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Draft Climate Change (Unique Emissions Factors) Regulations 2009

Introduction

The Act provides for the use of unique emissions factors (UEFs) in place of a default emissions factor (DEF) in completing an emissions return. A UEF is a participant-specific factor by which each unit of production (eg, input or output) of a participant’s activity is multiplied to calculate emissions.

Using a DEF may overestimate emissions from a participant’s activities where actual emissions are less than emissions calculated using the relevant DEF. Such a participant will then be required to surrender more emission units than actual emissions. If a DEF for a specific activity was set at the average of emissions data for an activity, approximately half of participants could be overcharged in this way.

In addition, use of DEFs does not provide an incentive for participants to reduce emissions by using lower-emission inputs or production processes. These issues can be overcome by allowing participants to apply for a UEF to use in place of a DEF when calculating their emissions. Opt-in participants will be able to apply for a UEF.

UEFs coverage: classes and thresholds

The Climate Change (Liquid Fossil Fuels) Regulations 2008 and the draft Climate Change (Stationary Energy and Industrial Processes) Regulations 2009 contain default emissions factors for each liquid fossil fuels (LFF), and stationary energy and industrial processes (SEIP) activity.

The UEF regulations provide for UEFs for all LFF sector activities, and the coal, geothermal and waste combustion sectors.

The UEF regulations do not provide for UEFs for refining petroleum or producing gold, because only one firm will be subject to NZ ETS obligations for each activity so the relevant DEF should accurately reflect emissions. No provision for UEFs is necessary for the gas sector as the method of calculating emissions is based on continuous measurement. Similarly, the UEF regulations do not provide for UEFs for producing steel, aluminium, clinker or burnt lime, or glass. This is because emissions from these activities are linked to a process where each tonne of a specified input results in a fixed volume of emissions, for example for steel production, one tonne of carbon in a reducing agent will result in 3.67 tCO2-e of emissions.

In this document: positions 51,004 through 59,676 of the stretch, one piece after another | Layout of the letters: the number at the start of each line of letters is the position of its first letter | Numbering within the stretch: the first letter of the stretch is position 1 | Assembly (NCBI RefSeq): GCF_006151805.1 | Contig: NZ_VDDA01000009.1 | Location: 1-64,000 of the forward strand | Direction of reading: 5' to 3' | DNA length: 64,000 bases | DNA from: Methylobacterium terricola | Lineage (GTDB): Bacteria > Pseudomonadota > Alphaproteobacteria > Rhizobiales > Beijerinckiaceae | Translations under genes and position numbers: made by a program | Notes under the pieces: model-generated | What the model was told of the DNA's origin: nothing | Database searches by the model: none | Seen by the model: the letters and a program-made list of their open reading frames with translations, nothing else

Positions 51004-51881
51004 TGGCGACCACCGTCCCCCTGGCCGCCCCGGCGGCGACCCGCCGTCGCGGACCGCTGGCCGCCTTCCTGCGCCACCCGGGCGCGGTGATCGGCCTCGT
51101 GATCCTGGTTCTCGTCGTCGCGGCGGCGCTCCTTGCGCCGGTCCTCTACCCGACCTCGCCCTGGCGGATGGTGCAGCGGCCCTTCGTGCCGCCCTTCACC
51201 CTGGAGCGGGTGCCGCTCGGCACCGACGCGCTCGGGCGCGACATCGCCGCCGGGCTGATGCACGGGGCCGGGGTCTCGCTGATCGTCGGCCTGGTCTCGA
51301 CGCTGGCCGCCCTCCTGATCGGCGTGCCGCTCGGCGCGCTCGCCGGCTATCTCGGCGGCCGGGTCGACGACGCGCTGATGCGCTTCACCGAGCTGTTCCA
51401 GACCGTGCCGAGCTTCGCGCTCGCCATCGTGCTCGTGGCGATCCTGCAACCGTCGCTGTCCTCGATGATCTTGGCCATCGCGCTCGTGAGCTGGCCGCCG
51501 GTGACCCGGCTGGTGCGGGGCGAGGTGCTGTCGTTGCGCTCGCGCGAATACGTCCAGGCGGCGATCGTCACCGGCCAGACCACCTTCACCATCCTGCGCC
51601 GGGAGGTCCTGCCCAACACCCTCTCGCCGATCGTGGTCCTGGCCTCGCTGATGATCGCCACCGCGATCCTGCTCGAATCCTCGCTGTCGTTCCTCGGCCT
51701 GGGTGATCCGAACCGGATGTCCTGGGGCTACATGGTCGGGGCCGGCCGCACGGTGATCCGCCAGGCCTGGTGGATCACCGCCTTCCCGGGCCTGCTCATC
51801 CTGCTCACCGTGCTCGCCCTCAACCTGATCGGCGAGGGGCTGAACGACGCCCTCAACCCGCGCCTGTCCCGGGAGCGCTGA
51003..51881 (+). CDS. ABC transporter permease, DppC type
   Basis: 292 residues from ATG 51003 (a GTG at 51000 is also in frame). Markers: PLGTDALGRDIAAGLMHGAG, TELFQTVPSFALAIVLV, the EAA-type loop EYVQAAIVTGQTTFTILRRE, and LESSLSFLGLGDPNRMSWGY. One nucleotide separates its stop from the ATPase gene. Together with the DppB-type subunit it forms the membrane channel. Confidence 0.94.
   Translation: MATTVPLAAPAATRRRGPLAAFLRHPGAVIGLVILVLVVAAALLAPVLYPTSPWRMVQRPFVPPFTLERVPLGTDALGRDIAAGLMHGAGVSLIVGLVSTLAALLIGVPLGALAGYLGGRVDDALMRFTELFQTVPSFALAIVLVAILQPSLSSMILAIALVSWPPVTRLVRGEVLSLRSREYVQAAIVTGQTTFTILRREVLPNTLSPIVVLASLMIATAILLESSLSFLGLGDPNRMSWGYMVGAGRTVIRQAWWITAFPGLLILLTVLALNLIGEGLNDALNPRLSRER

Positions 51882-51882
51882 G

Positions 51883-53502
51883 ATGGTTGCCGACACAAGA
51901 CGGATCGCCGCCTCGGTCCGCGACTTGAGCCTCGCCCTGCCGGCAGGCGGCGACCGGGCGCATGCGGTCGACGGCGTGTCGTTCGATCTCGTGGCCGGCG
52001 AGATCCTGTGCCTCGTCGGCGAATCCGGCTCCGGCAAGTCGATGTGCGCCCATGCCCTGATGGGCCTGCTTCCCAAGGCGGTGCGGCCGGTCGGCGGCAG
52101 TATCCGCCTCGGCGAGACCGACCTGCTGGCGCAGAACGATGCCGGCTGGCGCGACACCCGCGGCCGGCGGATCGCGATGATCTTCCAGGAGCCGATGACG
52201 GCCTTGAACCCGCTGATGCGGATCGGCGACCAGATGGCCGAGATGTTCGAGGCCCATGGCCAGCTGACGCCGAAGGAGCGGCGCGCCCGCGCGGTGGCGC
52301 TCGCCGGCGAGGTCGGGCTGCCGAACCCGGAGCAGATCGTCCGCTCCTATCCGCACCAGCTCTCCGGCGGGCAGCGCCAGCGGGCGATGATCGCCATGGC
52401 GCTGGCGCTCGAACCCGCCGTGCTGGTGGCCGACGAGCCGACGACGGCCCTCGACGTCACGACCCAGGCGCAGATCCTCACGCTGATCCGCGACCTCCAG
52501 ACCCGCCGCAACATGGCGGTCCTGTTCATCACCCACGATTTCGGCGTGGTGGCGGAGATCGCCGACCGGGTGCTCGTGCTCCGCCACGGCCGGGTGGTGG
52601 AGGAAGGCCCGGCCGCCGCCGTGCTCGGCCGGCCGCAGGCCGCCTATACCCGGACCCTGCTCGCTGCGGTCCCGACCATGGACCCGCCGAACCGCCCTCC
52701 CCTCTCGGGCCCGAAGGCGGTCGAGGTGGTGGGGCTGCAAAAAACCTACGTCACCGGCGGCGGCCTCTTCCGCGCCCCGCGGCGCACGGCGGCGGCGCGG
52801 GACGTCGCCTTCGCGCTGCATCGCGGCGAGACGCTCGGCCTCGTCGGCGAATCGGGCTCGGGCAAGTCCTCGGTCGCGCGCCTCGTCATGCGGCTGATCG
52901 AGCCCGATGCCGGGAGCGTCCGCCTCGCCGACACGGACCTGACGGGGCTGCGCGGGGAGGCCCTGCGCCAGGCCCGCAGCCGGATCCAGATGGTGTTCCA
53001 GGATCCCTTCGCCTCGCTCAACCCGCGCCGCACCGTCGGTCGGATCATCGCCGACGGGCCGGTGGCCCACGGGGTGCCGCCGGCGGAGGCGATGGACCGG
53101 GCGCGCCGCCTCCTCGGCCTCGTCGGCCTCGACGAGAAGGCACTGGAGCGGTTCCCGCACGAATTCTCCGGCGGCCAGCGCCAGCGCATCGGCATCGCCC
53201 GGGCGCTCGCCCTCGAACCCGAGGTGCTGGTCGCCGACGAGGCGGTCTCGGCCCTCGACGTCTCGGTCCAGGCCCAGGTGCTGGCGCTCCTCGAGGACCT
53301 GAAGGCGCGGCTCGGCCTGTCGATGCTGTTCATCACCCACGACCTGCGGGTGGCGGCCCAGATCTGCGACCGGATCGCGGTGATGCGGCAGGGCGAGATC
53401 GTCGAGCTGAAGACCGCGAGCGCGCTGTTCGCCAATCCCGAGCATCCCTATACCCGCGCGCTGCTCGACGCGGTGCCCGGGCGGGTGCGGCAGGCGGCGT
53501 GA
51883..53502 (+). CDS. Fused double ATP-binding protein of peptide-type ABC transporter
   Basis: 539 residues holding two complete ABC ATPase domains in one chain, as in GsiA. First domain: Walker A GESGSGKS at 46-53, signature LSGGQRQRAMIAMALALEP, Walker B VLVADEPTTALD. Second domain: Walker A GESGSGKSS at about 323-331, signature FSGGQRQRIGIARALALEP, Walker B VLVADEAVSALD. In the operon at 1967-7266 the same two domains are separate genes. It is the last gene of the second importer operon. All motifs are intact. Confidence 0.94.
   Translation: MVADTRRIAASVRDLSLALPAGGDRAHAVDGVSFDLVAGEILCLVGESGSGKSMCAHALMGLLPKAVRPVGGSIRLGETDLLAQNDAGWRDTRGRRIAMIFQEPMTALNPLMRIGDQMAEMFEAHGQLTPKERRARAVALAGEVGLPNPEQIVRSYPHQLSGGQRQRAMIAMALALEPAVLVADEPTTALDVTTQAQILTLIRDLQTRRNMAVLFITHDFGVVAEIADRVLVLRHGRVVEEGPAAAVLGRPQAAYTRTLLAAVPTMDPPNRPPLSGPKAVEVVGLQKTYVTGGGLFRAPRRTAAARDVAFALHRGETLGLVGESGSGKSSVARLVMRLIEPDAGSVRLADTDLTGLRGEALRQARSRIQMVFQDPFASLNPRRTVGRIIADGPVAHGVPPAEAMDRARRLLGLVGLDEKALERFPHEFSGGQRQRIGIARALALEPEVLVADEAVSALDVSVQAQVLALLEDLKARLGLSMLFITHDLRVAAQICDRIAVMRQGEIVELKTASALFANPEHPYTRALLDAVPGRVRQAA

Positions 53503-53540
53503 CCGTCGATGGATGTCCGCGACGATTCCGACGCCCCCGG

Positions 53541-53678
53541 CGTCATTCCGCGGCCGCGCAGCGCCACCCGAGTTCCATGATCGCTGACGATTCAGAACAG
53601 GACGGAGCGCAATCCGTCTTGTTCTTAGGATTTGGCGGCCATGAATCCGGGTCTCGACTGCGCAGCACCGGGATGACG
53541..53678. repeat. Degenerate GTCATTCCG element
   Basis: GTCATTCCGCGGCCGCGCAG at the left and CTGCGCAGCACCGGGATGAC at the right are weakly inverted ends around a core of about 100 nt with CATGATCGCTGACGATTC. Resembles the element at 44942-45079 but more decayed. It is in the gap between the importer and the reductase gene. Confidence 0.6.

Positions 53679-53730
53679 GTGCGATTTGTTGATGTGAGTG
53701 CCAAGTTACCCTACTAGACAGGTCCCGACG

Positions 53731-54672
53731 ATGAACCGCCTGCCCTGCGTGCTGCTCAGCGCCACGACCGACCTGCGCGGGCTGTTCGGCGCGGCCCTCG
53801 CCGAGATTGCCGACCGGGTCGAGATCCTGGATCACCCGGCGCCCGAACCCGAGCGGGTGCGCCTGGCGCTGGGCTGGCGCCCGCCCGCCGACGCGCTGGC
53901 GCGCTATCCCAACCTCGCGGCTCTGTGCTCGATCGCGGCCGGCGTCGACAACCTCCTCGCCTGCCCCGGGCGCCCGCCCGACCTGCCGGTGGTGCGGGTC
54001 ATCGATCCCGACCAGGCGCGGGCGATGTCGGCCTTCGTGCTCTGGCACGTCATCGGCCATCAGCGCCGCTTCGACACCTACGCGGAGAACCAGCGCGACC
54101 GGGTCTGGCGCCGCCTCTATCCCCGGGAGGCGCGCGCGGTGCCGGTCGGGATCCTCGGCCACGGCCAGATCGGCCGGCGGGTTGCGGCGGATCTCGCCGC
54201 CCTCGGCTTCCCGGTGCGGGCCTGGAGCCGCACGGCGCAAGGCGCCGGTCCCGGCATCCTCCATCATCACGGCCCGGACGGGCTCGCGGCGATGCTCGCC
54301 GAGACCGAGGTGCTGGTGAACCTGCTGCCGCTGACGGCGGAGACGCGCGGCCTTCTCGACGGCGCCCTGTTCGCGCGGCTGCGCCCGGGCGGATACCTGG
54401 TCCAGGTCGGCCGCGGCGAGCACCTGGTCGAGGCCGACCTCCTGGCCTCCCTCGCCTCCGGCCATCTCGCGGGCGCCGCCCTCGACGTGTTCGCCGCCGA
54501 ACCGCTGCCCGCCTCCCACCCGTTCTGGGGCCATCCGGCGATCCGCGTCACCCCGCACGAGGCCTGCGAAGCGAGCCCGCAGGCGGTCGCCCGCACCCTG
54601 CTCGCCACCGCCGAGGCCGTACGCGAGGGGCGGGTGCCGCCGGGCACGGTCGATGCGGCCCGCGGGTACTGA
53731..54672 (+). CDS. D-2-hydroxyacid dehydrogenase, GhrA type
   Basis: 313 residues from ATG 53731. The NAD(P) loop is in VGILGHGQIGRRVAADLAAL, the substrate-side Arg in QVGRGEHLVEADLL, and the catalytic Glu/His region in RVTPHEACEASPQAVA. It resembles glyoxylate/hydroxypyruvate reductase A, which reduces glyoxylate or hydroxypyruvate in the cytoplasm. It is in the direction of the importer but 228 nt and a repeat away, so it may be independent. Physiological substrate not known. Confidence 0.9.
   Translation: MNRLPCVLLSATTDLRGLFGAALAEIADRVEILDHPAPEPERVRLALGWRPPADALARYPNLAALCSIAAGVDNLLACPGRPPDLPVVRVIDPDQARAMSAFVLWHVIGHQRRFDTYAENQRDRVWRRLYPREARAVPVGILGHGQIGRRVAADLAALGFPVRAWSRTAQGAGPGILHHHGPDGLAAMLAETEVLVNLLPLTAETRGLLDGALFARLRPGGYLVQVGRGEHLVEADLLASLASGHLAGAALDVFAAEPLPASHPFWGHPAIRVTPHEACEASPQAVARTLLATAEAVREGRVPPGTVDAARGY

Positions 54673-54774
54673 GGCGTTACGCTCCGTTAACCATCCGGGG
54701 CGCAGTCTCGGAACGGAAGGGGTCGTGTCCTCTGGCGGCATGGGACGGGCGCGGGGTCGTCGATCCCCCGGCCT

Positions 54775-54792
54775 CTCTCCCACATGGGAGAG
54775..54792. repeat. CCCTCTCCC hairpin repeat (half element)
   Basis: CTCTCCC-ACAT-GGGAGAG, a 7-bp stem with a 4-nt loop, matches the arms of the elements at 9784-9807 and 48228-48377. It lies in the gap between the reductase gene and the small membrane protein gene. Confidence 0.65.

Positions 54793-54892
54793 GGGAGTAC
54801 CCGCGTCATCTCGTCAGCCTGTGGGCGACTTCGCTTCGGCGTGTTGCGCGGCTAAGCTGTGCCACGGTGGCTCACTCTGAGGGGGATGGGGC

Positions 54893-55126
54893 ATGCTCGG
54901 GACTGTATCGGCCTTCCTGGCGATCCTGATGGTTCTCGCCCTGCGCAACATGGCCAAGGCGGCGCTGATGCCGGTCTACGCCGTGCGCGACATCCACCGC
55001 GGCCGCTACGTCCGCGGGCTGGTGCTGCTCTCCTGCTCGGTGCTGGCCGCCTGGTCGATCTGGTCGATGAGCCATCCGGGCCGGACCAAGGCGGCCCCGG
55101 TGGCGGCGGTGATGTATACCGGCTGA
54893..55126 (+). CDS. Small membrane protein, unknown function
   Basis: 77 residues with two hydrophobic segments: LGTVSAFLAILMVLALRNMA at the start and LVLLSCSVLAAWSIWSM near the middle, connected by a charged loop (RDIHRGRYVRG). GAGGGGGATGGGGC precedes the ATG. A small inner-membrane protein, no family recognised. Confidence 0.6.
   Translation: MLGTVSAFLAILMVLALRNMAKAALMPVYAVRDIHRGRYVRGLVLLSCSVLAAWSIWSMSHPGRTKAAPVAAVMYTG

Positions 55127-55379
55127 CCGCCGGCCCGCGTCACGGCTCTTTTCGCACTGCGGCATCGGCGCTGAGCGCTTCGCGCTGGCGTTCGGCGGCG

Furthermore, data upon which DEFs are based is standardised by measuring inputs without impurities. For example, for steel production the reducing agents’ DEF is based on the amount of carbon in reducing agents rather than the amount of a reducing agent. Standardised data for emissions linked to processes mean there will be no variance between actual emissions and emissions calculated using relevant DEFs.

The UEF regulations restrict the class of fuel to which a UEF may apply. Restrictions on UEF classes are necessary to ensure the data on which a UEF is based, and ongoing testing, is representative of the whole UEF class. It is also necessary so that UEFs can be used for international reporting in New Zealand’s Greenhouse Gas Inventory. UEF classes are restricted by prescribing maximum subsets of a fuel to which a UEF may apply (eg, coal from a designated mine). A UEF class may be smaller than a prescribed maximum subset (eg, it may be coal from one part of a mine), but must have well-defined parameters.

The UEF regulations require that a participant’s proposed UEF is less than a prescribed threshold for eligibility to apply for a UEF. The rationale for thresholds in each sector is as follows.